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Jul 08, 2014
Rivers & Fishing Reflected in Art
Joel  Ostlind  - Believing in Nymphs - IV
Joel Ostlind , “Believing in Nymphs – IV,” Etching with Watercolor, 8 x 5 in

Frying Pan and Roaring Fork Rivers

For many people, the town of Basalt, Colorado is identified with rivers and fishing. Located at the confluence of the Frying Pan and Roaring Fork Rivers, Basalt is a mecca for fly fishermen who come from all over the country to these gold medal waters. When they stop at the gallery in their hip waders after a day on the river, they are often drawn to works of art that speak to their recent experience.

The Art of Fishing

The cool colors, deep shadows and languid motion of the river inspire peaceful and evocative art. From the monochromatic and exquisitely drawn copper plate etchings of Joel Oslind to the colorful oil paintings of Dan Young, the artist’s personal experience with the tranquility of the river is reflected. “Some days, I don’t know whether to fish or paint,” Young has remarked. Gordon Gund has rendered the slippery shapes of fish in elegant sculpture and Brett Scheifflee captured a recent encounter with a wild brookie in a unique round painting.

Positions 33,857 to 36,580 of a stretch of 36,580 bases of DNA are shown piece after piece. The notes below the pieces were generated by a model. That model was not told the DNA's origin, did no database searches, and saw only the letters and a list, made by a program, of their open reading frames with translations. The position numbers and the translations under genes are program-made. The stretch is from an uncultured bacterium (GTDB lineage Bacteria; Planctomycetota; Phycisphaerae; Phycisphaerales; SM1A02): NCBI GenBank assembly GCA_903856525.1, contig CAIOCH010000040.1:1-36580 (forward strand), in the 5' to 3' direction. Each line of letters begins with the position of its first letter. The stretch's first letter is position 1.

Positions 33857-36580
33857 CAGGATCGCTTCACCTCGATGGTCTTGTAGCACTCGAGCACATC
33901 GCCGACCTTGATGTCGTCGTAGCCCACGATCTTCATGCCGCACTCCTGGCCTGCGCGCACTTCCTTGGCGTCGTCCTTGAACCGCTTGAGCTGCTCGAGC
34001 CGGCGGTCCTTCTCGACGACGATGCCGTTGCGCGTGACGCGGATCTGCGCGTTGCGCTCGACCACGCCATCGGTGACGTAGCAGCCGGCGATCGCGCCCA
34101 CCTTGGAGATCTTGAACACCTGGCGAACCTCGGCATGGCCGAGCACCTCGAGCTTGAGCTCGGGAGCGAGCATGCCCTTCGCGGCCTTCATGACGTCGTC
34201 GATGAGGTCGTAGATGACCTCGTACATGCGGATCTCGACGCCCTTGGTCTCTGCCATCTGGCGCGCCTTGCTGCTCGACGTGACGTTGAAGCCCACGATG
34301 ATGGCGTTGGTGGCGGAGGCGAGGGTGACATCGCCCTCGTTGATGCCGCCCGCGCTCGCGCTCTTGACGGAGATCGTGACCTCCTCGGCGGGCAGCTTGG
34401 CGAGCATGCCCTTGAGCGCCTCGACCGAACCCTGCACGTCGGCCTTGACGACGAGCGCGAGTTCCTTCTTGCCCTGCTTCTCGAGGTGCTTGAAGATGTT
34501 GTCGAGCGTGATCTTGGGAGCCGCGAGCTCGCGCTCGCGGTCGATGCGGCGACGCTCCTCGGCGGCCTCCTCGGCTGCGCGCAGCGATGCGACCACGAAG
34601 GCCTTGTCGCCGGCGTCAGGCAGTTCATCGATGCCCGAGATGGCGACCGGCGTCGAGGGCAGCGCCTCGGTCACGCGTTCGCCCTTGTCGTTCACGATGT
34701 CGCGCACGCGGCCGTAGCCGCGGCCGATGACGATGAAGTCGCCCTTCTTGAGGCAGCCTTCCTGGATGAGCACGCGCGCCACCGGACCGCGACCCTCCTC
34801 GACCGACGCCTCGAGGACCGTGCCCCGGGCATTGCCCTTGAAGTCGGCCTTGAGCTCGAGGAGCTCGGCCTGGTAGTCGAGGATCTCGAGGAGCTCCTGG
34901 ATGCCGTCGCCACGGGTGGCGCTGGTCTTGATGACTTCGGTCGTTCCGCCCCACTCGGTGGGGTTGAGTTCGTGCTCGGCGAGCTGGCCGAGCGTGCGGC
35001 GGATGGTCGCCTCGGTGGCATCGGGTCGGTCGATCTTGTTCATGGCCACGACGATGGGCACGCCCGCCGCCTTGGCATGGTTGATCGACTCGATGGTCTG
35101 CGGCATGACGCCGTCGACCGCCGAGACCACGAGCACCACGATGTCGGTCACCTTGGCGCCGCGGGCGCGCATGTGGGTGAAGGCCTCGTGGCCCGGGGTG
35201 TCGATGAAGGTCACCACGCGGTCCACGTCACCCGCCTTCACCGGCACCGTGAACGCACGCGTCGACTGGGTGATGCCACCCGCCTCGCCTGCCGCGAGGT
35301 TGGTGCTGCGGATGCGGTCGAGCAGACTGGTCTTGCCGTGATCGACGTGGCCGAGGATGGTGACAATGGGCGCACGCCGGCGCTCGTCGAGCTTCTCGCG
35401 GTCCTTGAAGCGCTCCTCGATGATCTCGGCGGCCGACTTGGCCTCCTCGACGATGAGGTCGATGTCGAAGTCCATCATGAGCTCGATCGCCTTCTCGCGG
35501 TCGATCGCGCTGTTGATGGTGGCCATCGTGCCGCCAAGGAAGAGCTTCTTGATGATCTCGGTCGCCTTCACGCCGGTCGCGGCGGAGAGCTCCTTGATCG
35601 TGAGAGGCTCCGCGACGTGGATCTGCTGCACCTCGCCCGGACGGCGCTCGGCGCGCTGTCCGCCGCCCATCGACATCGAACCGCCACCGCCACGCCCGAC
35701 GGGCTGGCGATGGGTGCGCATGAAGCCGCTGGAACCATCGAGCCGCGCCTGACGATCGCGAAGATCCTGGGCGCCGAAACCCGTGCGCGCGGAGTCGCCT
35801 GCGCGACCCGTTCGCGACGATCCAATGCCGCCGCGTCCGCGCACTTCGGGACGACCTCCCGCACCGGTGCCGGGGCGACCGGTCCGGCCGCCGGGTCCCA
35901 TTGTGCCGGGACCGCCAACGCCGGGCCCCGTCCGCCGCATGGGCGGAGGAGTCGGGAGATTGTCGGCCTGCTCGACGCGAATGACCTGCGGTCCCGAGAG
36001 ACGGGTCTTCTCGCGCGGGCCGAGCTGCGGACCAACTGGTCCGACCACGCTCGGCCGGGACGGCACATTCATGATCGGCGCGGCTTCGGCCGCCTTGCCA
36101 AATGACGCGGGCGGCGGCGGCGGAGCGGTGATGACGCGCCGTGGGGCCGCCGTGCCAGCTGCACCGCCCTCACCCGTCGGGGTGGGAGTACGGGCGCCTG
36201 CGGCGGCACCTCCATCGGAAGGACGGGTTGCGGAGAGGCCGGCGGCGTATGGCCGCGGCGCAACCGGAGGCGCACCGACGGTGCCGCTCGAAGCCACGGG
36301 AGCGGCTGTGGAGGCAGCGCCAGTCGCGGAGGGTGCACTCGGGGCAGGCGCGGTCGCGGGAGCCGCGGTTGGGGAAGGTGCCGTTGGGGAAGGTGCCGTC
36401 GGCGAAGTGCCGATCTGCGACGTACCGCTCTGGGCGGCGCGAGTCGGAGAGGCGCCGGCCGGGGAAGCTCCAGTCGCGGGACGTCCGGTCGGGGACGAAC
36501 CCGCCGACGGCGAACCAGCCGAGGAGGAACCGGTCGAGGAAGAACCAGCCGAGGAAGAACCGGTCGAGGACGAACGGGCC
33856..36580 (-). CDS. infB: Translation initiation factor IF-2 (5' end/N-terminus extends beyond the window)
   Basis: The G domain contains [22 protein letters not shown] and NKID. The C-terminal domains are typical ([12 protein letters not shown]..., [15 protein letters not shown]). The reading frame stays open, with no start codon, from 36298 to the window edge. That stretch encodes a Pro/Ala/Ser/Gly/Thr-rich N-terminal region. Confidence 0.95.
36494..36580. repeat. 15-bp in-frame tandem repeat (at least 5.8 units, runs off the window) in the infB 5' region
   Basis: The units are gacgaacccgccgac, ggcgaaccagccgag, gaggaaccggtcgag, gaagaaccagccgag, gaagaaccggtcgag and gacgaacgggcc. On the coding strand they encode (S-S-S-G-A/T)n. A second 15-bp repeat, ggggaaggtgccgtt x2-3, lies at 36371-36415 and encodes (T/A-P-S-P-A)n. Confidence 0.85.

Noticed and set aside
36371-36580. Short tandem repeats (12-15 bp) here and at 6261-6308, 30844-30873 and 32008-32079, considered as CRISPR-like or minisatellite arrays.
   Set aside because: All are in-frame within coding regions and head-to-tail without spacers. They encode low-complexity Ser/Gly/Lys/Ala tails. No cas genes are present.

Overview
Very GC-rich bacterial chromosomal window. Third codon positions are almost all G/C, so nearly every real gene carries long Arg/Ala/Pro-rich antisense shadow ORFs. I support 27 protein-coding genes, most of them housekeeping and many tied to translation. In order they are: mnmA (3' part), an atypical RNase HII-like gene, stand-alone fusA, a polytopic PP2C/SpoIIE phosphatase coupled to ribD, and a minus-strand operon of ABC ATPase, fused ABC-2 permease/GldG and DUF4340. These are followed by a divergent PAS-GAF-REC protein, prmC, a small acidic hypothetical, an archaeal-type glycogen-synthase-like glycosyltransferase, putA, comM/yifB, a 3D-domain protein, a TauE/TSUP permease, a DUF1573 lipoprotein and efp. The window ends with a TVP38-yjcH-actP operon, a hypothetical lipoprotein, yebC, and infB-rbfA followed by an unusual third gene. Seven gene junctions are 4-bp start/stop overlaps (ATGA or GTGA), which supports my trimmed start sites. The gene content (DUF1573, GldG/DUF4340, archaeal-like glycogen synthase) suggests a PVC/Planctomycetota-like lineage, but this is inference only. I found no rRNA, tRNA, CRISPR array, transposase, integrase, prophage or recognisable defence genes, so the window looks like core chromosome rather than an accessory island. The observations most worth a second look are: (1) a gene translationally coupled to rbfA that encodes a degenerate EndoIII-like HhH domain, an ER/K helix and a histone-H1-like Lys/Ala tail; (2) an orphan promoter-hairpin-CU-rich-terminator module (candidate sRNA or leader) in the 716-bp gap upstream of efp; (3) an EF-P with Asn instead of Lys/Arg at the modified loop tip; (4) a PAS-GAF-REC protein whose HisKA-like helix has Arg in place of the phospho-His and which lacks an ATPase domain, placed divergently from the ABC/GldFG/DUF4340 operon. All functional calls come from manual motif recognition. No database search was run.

For many people, fishing offers a great deal more than the pursuit of fish. It is an opportunity for communion with nature in spectacular settings. The art produced from the experience can bring back ongoing memories of blissful days on the river.

Dan Young - Fall Memories
Dan Young, “Fall Memories,” Oil on Board, 24 x 16 in
Joel  Ostlind  - Getting the Drift
Joel Ostlind , “Getting the Drift,” Watercolor and Gouache, 8 x 6 in

Gordon Gund, “Rainbow Moment”
11″ x 11″ x 18″
Joel Ostlind - Wishful Fishing
Joel Ostlind, “Wishful Fishing,” Watercolor and Gouache, 10.50 x 3 in
Applause from 1 people
Posted in
  • Gordon Gund
  • art
  • copper plate etching
  • fishing